‘Getting difficult to supply items’: Jaish’s No. 2 tells terrorists in Kashmir
Jaish-e-Mohammed (JeM) operational commander Mufti Rauf Asghar’s message to terrorists in Kashmir was sent after the Nagrota encounter
Mufti Rauf Asghar, Jaish-e-Mohammed (JeM) operational commander, who had coordinated the infiltration of four heavily-armed operatives into India this month to wreak havoc, has told Jaish terrorists in Kashmir that it was becoming difficult to supply them the necessary “items”, a reference to explosives and weapons. Mufti Rauf Asghar sent the message to Jaish operatives in Kashmir soon after the gunbattle at Ban toll plaza in Jammu’s Nagrota that led to the elimination of four Pakistani terrorists within hours of crossing the border, people familiar with the matter said.
Mufti Asghar is the younger brother of JeM chief and UN designated global terrorist Masood Azhar who is reported to have been under treatment for a life-threatening spine aliment. Asghar is considered the terror group’s de facto chief in his elder brother’s absence and had overseen the infiltration of the four terrorists from Bahawalpur in Pakistan’s Punjab province.
The 19 November encounter was a huge setback for the terror group, given how heavily Asghar had invested in their training and infiltration. Border Security Force officials who have seen the 200-metre tunnel dug under the border fence said the engineering detail that had gone into digging the tunnel in Pakistan’s Shakargarh area was a surprise. They were well-armed too.11 AK-47 rifles, 3 pistols, 29 hand grenades and 6 grenades to be fired from an under barrel grenade launcher were seized.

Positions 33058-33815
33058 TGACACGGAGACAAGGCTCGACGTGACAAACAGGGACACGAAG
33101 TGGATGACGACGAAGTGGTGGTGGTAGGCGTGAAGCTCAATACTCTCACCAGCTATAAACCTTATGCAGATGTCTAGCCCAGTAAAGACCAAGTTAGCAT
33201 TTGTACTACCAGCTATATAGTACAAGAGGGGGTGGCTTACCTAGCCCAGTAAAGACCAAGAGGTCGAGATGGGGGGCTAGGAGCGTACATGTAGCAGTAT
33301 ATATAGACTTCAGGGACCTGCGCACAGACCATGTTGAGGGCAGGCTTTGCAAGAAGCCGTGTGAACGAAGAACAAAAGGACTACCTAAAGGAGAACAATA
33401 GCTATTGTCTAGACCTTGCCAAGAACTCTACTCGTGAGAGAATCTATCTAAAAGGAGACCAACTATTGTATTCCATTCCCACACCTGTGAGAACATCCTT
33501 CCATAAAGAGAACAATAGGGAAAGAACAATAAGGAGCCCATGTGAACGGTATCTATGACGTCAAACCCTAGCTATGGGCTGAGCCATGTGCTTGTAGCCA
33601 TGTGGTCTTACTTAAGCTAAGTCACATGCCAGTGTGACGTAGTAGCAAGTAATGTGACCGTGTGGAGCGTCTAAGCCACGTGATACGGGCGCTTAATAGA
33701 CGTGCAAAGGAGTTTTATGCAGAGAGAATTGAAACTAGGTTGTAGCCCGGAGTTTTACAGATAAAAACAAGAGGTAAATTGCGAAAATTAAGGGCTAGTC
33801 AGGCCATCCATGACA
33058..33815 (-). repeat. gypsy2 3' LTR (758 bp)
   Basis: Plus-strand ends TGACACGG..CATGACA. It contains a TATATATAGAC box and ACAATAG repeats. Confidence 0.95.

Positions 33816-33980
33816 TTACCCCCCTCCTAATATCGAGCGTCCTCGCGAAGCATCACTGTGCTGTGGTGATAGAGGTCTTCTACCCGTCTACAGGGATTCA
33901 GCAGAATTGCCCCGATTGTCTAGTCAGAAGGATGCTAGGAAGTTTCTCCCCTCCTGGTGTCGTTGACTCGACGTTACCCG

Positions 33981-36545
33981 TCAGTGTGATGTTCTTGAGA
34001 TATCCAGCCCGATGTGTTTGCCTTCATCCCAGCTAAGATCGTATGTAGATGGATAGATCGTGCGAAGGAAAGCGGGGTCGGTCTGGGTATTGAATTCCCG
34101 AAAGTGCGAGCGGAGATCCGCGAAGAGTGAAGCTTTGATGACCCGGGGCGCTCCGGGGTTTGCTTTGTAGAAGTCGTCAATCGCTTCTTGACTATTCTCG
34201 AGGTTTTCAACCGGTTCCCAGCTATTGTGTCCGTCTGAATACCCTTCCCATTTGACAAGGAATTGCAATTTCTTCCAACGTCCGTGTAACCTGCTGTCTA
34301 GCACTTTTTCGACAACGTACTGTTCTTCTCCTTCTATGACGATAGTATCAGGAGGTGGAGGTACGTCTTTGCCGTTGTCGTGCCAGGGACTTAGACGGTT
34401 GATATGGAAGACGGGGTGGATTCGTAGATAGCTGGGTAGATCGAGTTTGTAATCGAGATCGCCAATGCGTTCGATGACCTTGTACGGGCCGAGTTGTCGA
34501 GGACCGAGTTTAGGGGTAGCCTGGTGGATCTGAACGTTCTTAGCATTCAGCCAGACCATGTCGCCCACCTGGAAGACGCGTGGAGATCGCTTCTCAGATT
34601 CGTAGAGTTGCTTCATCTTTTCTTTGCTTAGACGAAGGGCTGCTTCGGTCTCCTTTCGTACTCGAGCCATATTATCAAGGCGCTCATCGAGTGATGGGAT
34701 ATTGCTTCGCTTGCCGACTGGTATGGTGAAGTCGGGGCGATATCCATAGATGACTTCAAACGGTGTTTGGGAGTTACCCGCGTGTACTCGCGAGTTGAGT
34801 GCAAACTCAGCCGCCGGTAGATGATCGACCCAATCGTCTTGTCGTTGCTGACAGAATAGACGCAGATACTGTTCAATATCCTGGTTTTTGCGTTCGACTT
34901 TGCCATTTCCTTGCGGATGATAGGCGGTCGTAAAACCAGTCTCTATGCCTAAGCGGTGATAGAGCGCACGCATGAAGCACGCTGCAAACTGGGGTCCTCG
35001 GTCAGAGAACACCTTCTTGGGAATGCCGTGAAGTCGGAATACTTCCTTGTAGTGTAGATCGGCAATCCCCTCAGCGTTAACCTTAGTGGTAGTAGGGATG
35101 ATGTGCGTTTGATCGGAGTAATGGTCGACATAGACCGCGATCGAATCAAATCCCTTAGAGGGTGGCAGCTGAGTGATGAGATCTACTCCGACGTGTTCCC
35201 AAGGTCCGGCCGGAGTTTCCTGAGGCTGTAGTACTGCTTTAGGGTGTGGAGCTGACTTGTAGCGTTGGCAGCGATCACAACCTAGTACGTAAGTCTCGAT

According to intelligence reports, the infiltration of the four terrorists was part of an effort by Pakistan-based terrorist groups to prepare for a major drive in Jammu and Kashmir. They have become especially active after the US withdrawal from Afghanistan.
The reports said terrorist group Lashkar-e-Taiba (LeT) is also mobilising cadres from its Chelabandi camp in Muzaffarabad to fresh locations in Neelum Valley across the Line of Control (LoC) between India and Pakistan. And the Hizbul Mujahideen training nearly 400 cadres at a newly constructed facility in the forest area of Oghi in Khyber-Pakhtunkhwa (KPK).
The Jaish, intelligence reports indicate, is not the only one feeling the heat. According to one input, the Al Badr group is exploring ways to infiltrate into India from Bangladesh after security forces tightened the security grid across the LoC in Kashmir.
Indian intelligence officials suspect the attempt to carry out terror strikes at high-value targets could be a diversionary tactic by the Pakistani army and ISI chiefs, under pressure from Opposition parties in the country, to bring the focus back on Kashmir.
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